Soliciting the patient’s goals on pain management
Discussing goals of care requires a unique combination of good communication skills that should be separated conceptually from talking about prognosis or delivering bad news.25 Understanding the patient’s care goals in the context of a serious illness invites the patient to participate in designing a shared care plan.25 It is thus significant to understand how to solicit the patient’s care goals and how the patient responds to the provider’s inquiry. Let’s see extract 2 where the palliative care provider asks for the patient’s goals on pain management and the patient reports on her detailed goals on pain management.
01D: What should our goals be?
02P: My goals (.) I-I don’t-I want to be pain-free. I’ll be honest about that (.) I want to be
03 pain-free, I don’t like pain. I-I don’t-I can’t-I can tolerate emotional pain to a certain point,
04 but I cannot tolerate physical pain. I want to have some sort of pain-free living standard
05 where I can go on you know. And I want people to know that around me that are working
06 with me that this is (.) this is it from me. You know, this is where I am going, this where I’m, 07 and this is where-where I want to be. I don’t want to (.) people, I don’t want to fool people. 08 I know where I’m going. I’m- I’m in a-I’m in a dangerous situation. You know (.) I may not
09 wake up tomorrow. I may not wake up tomorrow. And my (0.5) and my husband knows that. 10 I know that. Well (.) all of the preparations are done. Everything is ready. And this is the
11 place for us to do it.This is where we get the support that we need.
In line 1, the palliative care provider asks the patient”what should our goals be”, soliciting an expectation of the therapeutic goals. By saying “our goals” instead of your goals, both the palliative care provider and the patient are involved in the design of pain management. On the one hand, it suggests that the provider and the patient are going hand in hand to deal with the patient’s pain. On the other hand, it offers an opportunity for shared decision-making, which will spark patient engagement in her own care. Here, the palliative care provider’s question is designed to communicate that the therapeutic goals being solicited are uncertain or unknown to him, which by their nature call for a response.15 In response to the physician’s new-concern question, the patient: (1) begins her answer with “my goals”, then cuts herself off after”my goals-”and finally presents her goal, “I… I don’t… I want to be pain-free” where self-repair occurs.26 (2) offers a detailed description of his goals with emotional disclosures (i.e., I don’t like pain, in line 3; I cannot tolerate physical pain, in line 4) and (3) elaborates on her perception and attitude towards her own illness, (i.e., I’m in a dangerous situation, in line 8; everything is ready, in line 10). In sum, the patient displays her orientation to the doctor’s “What are our goals”as a solicitation of an expectation of pain management in palliative care.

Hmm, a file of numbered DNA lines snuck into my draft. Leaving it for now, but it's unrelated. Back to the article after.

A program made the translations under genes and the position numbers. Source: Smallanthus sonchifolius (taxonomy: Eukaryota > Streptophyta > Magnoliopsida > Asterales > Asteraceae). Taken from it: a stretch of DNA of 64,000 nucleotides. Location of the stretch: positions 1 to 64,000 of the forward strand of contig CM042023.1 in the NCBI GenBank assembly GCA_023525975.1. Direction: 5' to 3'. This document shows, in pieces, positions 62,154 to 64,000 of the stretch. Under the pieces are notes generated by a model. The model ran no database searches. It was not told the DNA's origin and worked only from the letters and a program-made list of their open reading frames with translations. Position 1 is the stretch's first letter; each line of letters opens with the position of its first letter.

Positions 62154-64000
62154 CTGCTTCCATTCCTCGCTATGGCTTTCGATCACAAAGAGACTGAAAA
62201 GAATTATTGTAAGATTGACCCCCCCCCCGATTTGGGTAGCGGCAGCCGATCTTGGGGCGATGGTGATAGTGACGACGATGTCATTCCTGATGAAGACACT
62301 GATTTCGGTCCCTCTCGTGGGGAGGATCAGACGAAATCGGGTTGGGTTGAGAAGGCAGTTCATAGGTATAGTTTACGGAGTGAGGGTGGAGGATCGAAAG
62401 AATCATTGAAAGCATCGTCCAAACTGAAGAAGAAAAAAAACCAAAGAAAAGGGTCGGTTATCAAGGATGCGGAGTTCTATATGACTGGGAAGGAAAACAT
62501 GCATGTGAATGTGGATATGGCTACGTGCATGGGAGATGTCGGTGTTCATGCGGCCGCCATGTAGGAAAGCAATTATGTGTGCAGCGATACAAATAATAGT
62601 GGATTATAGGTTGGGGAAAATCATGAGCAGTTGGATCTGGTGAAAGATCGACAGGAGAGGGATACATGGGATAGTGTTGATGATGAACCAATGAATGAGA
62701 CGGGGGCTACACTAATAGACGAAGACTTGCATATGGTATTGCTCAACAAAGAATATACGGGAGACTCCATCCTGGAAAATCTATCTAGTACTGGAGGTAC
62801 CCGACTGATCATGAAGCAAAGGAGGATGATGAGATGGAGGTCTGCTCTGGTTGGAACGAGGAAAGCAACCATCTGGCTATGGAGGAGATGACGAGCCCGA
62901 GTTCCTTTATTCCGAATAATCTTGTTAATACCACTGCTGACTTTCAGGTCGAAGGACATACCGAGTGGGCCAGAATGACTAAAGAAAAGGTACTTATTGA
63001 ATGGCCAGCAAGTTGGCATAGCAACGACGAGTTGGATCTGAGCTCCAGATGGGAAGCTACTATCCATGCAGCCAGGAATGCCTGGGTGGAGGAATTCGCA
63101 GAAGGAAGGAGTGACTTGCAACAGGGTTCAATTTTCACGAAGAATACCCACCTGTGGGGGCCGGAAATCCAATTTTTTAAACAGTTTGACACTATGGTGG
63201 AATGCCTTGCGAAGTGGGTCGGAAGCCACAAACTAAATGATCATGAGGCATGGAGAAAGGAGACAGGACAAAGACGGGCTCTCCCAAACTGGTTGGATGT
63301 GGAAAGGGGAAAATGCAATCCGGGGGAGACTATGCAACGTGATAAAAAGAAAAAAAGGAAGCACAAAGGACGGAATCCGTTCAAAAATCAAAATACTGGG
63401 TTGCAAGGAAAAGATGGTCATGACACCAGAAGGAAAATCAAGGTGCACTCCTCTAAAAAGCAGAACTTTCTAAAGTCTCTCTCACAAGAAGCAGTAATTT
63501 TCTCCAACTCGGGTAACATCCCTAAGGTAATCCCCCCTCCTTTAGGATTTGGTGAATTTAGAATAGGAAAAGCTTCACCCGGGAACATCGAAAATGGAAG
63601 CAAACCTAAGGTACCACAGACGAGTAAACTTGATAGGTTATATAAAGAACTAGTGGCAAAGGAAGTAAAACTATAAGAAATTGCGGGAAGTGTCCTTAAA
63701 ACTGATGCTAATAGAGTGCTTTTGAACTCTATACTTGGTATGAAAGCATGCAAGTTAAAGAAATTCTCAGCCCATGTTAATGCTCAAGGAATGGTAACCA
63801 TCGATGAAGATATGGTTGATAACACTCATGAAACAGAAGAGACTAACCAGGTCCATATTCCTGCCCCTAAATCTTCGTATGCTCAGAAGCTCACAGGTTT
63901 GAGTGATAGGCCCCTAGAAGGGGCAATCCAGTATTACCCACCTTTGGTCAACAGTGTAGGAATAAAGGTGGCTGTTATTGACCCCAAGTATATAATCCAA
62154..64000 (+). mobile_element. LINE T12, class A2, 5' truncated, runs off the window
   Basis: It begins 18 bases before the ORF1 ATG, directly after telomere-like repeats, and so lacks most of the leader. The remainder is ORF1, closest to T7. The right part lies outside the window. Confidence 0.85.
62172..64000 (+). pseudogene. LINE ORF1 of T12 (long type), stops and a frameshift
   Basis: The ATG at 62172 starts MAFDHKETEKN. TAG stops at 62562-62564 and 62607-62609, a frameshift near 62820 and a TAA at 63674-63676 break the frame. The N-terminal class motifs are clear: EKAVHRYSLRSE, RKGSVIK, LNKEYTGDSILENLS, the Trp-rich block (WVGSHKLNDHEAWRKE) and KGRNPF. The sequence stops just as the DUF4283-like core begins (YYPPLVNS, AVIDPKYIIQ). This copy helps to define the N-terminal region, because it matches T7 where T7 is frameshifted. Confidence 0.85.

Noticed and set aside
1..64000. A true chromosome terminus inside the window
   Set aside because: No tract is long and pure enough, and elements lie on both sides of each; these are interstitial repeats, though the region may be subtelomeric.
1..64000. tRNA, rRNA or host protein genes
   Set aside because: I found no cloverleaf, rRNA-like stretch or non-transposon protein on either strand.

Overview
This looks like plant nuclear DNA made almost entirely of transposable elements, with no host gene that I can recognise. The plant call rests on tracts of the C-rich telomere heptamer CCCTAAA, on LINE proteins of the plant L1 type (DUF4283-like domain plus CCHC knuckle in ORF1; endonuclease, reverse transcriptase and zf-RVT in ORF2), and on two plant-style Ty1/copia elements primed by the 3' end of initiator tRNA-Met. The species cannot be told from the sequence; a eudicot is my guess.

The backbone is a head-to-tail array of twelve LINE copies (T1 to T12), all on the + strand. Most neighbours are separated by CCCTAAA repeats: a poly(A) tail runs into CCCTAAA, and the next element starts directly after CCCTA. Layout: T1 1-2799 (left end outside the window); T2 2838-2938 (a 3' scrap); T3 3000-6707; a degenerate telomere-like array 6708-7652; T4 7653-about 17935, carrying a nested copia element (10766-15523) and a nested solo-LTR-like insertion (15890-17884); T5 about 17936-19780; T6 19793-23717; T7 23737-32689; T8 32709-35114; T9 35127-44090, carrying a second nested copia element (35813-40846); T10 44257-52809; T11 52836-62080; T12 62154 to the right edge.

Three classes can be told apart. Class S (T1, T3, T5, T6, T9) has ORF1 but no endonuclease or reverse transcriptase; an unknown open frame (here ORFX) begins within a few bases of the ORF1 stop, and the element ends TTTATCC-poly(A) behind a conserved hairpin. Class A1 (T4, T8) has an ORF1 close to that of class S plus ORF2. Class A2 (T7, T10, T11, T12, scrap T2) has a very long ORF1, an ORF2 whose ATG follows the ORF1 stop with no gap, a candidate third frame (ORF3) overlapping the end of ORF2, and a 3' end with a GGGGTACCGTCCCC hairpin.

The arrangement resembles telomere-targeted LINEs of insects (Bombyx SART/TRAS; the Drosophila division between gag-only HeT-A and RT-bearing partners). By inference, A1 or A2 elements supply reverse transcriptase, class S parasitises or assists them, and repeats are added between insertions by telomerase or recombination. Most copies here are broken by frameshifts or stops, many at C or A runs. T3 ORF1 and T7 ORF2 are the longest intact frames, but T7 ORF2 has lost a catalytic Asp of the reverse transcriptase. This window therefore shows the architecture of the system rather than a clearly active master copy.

Soliciting the patient’s presenting pain concerns
After visits are opened, physicians typically solicit patients’ presenting concerns with questions such as How are you feelings today?..27,28 These questions have an important role to play in maintaining the effective communication between physicians and patients because different question designs/formats (i.e., different wordings) can significantly influence and constrain patients’ answers. Extract 2 shows an instance of how the palliative care provider uses questions to solicit the patient’s presenting pain concerns.
01 D: Being in bed as you are right now, sitting quite still, do you have any pain at all right now?
02 P: No, no.
03 D: Oh, no pain right now?
04 P: No.
05 D: So what you are saying is that when your sit in bed as you are, you are comfortable?